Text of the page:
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flapping - should I try to stop him?

(8 Posts)
mimsum Thu 28-Aug-08 19:39:33

ds2 (v mild Asperger's) has always flapped when excited about something - over the last few years it's changed from classic, plane taking off flapping to him wringing his hands together as if washing them over and over, combined with "pchow, pchow" type noises, stepping and a very, very strange expression on his face

when I've asked him what he's thinking about it's usually star wars or lego or something like that, but he's also set off by visual stimuli like fountains, leaves rustling in trees etc

he's nearly 9 now and shows no signs of stopping or even lessening and it's starting to look really odd - he's coping well in mainstream school and most of his classmates have known him since nursery so to them it's just what ds2 does - however I'm starting to worry about secondary school - we had to go to ds1's school yesterday for an errand and he started flapping while we were waiting for ds1 and I was very aware that he was being stared at by some of the other boys - I don't want him being teased for this when he goes out into a larger community (either school or when he starts going out and about by himself) - he's also exceptionally tall and looks much older than his real age which makes him stand out even more - he also has an odd, gangly way of walking/running and often speaks in a baby voice when stressed

should I just leave him to be himself and tell him not to worry about other people's reactions or should I try to encourage him to fit in more?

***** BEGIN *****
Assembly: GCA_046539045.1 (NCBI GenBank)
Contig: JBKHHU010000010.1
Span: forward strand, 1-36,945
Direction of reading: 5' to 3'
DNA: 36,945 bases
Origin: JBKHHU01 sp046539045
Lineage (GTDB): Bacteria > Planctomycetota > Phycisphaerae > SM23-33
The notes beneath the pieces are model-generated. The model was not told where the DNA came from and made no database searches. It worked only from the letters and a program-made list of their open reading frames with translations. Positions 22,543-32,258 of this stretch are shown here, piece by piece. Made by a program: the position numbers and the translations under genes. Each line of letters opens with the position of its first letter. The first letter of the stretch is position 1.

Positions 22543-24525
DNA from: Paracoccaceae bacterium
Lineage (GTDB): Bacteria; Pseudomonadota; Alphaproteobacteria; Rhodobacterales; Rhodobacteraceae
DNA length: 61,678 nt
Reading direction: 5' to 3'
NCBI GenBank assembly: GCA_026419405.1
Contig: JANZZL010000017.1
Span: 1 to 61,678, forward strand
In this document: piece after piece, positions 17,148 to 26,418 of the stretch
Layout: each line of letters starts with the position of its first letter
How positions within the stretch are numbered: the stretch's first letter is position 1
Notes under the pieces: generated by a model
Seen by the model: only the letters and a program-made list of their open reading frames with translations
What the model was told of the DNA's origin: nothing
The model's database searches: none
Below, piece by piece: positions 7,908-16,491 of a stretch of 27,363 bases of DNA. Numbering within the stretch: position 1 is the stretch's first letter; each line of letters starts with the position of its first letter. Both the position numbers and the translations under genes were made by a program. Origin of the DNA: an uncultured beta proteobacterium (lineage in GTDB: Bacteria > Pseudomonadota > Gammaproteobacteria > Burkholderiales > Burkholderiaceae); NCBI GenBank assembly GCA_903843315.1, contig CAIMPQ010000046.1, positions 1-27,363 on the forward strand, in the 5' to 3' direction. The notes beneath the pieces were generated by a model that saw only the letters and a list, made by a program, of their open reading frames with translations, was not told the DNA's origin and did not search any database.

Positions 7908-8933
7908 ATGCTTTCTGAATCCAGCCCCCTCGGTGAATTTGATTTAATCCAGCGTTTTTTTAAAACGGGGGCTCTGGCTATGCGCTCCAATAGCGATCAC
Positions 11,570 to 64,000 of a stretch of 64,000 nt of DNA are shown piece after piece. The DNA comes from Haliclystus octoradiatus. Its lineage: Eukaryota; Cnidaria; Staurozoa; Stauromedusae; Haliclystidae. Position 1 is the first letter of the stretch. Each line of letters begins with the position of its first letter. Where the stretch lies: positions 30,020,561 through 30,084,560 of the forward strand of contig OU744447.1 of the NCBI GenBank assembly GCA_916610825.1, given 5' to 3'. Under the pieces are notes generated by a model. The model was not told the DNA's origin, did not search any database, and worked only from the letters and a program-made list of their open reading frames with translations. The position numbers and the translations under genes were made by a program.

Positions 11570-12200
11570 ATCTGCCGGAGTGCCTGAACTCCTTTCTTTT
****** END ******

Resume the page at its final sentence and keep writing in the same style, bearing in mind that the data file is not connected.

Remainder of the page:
amber32002 Thu 28-Aug-08 20:49:23

It's difficult, because we don't know we're doing it. Seriously, not a clue. The wiring between the bits of the brain that do the social awareness and the bits that do the movement is awful, and even now as an adult I am aware that when I'm surprised or excited, I rock and clasp my hands. I stop it as fast as I can, but there's no way I can prevent it. I just have to hope that people see it as a mild eccentricity.

Putting him under pressure to stop might increase the problem rather than make it go away, as he probably can't do anything about it, but will feel pressured to try, which means there's even more pressure, so he'll flap more. It's easier for others to have autism awareness training in schools etc so they can work out what's causing the flapping and help to minimise the stress/excitement at any time when he needs to be calmer.

What helped me is to learn a way of calming myself down that others can't see - either counting in my head, imagining a difficult piece of music in my head, or tapping my toes gently or pretending to play the piano but very subtly so people can't really see my fingers moving. By doing it deliberately, it lessens the possibility of finding I'm doing anything else unexpectedly. He'll need to discover something that works for him.

allytjd Fri 29-Aug-08 09:54:58